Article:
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Alpha says Massey site safety slow to improve

CHARLESTON, W.Va. -- Alpha Natural Resources officials said Thursday it's going to take more time for them to clean up poor safety practices at Massey Energy operations it purchased five months ago.

Alpha CEO Kevin Crutchfield said his company has conducted 55,000 hours of employee training classes on its "Running Right" safety philosophy, giving up several hundred thousand tons of coal production in the process.

"We think it's a worthwhile investment," Crutchfield said. "It's kind of a table-setting exercise that we've focused very heavily on here in the first few months."

But Crutchfield said Alpha so far couldn't point to major improvements in safety compliance, though it believes violations, accidents and injuries are on the way down at the former Massey mines it now manages.

"That's going to take some time," Crutchfield said. "You can't turn this thing on a dime."

Crutchfield made his comments during a conference call with industry stock analysts following Alpha's release of its first financial report to include a full quarter of results since the Massey acquisition.

Alpha reported that its net income over the last three months roughly doubled, to $66.4 million, over the third quarter of 2010.

Much of the change is attributable to the Massey deal. Alpha reported $2 billion in coal revenues, compared to $900 million in coal revenues during the same period last year. This year, the third quarter results included more than $800 in coal revenues from former Massey mines, Alpha said.

During the quarter, Alpha shipped 12.6 million tons of coal from the Powder River Basin of Wyoming and 12.7 million tons of electricity-producing coal from the east, including 7 million tons from former Massey operations. Alpha also shipped 5.9 million tons of steel-making coal, including 2.1 million tons from former Massey mines.

Crutchfield said Alpha is optimistic about the future, despite a boom in natural gas drilling that is cutting into coal's market share and Obama administration pollution rules Alpha agrees are making it tough on the industry.

"Clearly, the current administration through their regulatory approach is focused on picking winners and losers, and they certainly don't want coal to win," Crutchfield said.

But Crutchfield also said Alpha has no immediate concerns about new surface mining permits it needs being held up, even though one new Alpha mine is facing litigation in federal court from environmental groups.

"We feel pretty good about what we have permitted so far," Crutchfield said. "There's nothing in 2012 that is contingent upon any sort of regulatory relaxation or need."

On Wednesday, U.S. Rep. George Miller, D-Calif., and ranking minority member of the labor committee, questioned Alpha's safety commitment during a floor speech, saying the company had shown "some troubling contradictions that merit a careful watch."

In its earnings press release, Alpha said employee feedback from training at former Massey operations was "overwhelmingly positive," that worker turnover was down and that "incident rates at the legacy Massey operations are declining."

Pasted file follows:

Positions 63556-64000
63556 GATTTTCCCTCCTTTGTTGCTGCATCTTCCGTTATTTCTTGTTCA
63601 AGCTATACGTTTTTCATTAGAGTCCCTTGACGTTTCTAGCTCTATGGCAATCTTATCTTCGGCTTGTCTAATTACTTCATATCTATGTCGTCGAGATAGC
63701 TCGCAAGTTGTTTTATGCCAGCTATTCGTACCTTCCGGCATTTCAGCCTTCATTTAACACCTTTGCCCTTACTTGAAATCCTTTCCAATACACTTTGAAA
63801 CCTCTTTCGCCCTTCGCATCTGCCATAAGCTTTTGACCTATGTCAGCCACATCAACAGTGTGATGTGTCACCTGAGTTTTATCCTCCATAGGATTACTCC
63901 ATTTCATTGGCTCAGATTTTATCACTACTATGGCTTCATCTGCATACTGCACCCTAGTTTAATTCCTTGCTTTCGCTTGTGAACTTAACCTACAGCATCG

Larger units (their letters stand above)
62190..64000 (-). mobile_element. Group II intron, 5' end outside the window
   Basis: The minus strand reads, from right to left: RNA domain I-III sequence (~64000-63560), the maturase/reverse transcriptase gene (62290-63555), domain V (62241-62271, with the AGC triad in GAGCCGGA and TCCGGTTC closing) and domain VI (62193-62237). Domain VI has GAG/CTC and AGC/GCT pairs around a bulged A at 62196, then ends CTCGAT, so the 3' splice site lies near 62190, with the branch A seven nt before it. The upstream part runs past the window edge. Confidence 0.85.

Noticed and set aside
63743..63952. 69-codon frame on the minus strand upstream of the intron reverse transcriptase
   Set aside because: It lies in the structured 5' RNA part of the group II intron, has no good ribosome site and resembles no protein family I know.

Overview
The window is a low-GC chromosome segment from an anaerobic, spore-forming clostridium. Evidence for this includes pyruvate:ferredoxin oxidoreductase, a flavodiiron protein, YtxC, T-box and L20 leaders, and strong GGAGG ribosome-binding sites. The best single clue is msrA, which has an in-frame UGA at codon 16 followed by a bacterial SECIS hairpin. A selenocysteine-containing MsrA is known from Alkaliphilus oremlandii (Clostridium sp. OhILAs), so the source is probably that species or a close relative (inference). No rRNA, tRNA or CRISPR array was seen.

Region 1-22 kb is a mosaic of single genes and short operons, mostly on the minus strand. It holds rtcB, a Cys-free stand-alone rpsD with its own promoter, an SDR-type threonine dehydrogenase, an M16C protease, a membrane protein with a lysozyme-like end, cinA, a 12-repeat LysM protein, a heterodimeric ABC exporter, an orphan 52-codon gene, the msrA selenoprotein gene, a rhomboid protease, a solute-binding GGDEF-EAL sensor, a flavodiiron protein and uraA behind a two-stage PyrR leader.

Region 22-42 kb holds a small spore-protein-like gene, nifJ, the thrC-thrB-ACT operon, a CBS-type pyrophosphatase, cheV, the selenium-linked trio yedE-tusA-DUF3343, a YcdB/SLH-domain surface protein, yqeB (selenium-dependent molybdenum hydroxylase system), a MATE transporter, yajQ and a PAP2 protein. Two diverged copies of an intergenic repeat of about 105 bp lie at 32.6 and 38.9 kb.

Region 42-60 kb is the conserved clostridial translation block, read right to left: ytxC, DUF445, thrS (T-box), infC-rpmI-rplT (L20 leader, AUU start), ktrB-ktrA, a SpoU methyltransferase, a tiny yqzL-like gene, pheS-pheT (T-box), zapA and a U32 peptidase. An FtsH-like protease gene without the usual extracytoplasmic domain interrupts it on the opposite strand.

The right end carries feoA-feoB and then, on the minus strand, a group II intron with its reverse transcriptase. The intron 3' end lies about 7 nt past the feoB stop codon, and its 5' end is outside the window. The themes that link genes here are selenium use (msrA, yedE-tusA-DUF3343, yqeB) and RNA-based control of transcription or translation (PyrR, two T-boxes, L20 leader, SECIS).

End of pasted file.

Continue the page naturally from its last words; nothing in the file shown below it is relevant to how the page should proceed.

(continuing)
Crutchfield said that Alpha generally has recorded a federal safety violation rate of 0.5 to 0.6 violations per inspection day, while prior to the acquisition, Massey operations recorded a rate of 0.8 to 1.0 violations per inspection day.

Massey's safety record was a major issue for many years, and recent reports on the deaths of 29 miners in the April 2010 Upper Big Branch Mine Disaster highlighted repeated violations, efforts to obstruct government inspectors, and practices investigators said clearly put coal production ahead of worker safety and health.

During initial comments to analysts, Crutchfield said that year-to-date incident rate for former Massey operations had decreased by more than 13 percent compared to 2010.

Asked by industry analysts for additional figures to show what sort of improvement has been made at Massey mines since the transaction, Alpha officials hedged. They said they couldn't point to any major changes in compliance rates, but were seeing a significant decline in more serious enforcement actions by the U.S. Mine Safety and Health Administration.

"We haven't seen a significant decrease in our violations per inspection day," said Kurt Kost, Alpha's president. "The main metric that we're focusing on right now, obviously, is the injury rate and that rate is definitely trending in the proper direction. "

Crutchfield specifically declined to provide figures on the performance of two former Massey mines - Randolph and Justice No. 1 - that face potential "pattern of violations" enforcement orders from MSHA.

While emphasizing his company's commitment to reducing violations and operating safely, Crutchfield has said Alpha opposes new legislation that would toughen penalties for operators convicted of criminal mine safety violations.

Alpha has also said it would challenge the pattern of violations warnings MSHA issued to the Randolph and Justice operations.

"If people will think back, I always said that MSHA wasn't going to cut us any slack, and they didn't," Crutchfield said. "MSHA is going to do what they think is right, and we're going to demonstrate that we know how to run these operations and we know how to run them in compliance.

"I think MSHA has a fair degree of respect for Alpha," Crutchfield said. "We're going to make their job easier in some ways, but harder in others. They're going to have to look harder to find something to write."

Reach Ken Ward Jr. at kward@wvgazette.com or 304-348-1702.


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